Not surprisingly, soft drink suppliers are unhappy with legislation that would make their products less affordable or accessible. According to a recent article in the Philadelphia Inquirer, Harold Honickman, owner of the Canada Dry bottling company near Philadelphia has expressed his disapproval of the proposed taxes. He was quoted as saying, “I was looking for a way to really help the city in developing proper nutrition, proper education, proper exercise programs,” and has subsequently gone on to offer monetary support to the Pennsylvania department of Health and Human Services. His actions acknowledge the idea that raising drink prices is only one of many ways to improve the health of American citizens.

The sugary drink tax has been shelved in Philadelphia, though some cities still debate the issue. Likewise, national policy makers have implemented laws aiming to fight obesity in other ways. The Patient Protection and Affordable Health Care Act (commonly known as the Healthcare Reform Act) requires restaurants to provide a “succinct statement concerning suggested daily caloric intake” that accompanies the calorie posting in restaurants. In addition, California, Maine and Oregon have been more aggressive in tackling caloric content and obesity as a matter of public welfare. These states were the first to voluntarily comply with the national provision for the listing of calorie counts on menus, in restaurants, on vending machines, and in retail stores.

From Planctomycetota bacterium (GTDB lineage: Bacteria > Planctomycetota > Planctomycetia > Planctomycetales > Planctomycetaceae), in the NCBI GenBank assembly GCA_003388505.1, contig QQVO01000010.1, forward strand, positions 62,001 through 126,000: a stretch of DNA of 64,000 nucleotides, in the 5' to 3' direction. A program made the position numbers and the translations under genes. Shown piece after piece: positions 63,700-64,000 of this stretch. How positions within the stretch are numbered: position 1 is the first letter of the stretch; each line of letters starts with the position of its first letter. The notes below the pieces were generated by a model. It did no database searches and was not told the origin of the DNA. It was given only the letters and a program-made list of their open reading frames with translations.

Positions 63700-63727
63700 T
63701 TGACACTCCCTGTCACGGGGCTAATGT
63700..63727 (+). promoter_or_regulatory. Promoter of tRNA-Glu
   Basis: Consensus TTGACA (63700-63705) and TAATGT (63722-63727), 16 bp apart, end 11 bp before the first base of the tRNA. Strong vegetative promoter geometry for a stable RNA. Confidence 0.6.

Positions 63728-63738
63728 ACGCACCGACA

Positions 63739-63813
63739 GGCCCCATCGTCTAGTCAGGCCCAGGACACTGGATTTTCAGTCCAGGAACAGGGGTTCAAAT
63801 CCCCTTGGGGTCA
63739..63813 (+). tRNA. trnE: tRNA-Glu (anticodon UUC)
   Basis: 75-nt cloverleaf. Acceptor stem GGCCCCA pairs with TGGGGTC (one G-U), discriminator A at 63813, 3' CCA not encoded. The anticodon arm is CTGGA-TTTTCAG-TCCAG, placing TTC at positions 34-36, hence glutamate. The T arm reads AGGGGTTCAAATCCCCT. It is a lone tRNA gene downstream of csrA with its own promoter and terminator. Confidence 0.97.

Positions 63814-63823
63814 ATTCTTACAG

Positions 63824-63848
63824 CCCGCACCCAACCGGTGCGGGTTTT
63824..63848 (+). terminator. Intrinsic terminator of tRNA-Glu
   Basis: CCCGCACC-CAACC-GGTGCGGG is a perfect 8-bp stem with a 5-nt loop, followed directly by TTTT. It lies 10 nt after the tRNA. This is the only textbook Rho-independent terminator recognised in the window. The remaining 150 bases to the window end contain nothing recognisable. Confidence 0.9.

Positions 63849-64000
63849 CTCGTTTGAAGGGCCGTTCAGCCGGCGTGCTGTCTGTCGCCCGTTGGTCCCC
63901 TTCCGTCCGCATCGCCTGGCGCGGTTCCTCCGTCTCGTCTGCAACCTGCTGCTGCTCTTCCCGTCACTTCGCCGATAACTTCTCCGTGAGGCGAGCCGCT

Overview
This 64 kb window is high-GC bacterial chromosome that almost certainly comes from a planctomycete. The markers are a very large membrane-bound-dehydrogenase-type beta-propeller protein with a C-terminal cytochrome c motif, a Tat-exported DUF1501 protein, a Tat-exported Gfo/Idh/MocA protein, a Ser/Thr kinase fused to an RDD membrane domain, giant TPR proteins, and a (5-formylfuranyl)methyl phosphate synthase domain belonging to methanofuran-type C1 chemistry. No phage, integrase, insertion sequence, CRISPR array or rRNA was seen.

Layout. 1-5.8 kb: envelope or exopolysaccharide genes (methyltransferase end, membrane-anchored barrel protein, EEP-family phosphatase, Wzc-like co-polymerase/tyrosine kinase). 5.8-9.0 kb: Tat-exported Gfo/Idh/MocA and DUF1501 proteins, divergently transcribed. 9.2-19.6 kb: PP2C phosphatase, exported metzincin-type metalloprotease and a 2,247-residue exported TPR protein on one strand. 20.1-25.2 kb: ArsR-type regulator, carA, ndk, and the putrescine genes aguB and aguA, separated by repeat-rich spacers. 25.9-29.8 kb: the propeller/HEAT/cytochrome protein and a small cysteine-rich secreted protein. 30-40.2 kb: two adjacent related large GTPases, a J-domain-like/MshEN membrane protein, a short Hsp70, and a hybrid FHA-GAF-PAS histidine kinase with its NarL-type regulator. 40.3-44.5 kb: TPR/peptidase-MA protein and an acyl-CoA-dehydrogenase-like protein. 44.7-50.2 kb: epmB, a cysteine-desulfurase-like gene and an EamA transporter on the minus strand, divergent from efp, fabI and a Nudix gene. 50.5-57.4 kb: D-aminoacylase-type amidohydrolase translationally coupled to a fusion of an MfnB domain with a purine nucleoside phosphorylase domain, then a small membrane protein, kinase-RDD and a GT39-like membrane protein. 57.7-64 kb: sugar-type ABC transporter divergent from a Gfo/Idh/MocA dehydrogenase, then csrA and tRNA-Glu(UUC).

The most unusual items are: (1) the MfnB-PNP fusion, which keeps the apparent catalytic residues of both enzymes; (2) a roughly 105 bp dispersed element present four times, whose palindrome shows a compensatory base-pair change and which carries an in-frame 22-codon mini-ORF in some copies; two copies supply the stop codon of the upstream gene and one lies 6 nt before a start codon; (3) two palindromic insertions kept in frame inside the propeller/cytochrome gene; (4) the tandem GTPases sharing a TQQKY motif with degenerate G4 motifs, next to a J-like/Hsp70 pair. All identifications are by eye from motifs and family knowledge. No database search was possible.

One unfortunate reality that has yet to be addressed by the proposed taxes and labels is the fact that fast food restaurants and markets that stock their aisles with sugary beverages are more likely to be located in areas where residents are of lower socio-economic status. These residents may be limited in their ability to find healthier food choices. Incidentally, the rates of obesity and obesity-related health problems are disproportionately higher in these low-income areas. Until these issues have been adequately addressed, obesity prevention cannot be fully realized. Katz and Bhatia suggest that the potential revenue earned from taxes on sugary drinks be used to finance subsidies for the producers of fruits and vegetables so these healthy alternatives can be distributed more widely. It has also been suggested that more pressure be put on food retailers in low-income neighborhoods to sell healthier items.

A tenet of economic theory states that as the price of an item increases, the consumption of that item decreases, but only if there are reasonable alternatives. Though relatively inexpensive alternatives to sugary drinks exist (such as, tap water and milk), one can only speculate if those will replace soft drinks as the price structure changes. Assuming that legislation for taxing sugary beverages is eventually passed and that socio-economic inequities are overcome, Americans will decide whether to continue their pre-tax consumption habits or dump their old drinks for something new. If taxes on sugary drinks are finally approved, they will need to be one of several actions taken in a multifaceted effort to improve the dietary choices available to all Americans. Whether through taxes or other means, it is likely that Americans will abandon the unhealthy items, thereby turning to healthier alternatives, once those alternatives become more abundant, affordable and apparent.

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  1. Shu Boiani says:

    At last an outstanding article related to the topic, maintain the great work and also I wish to read much more from you in the future.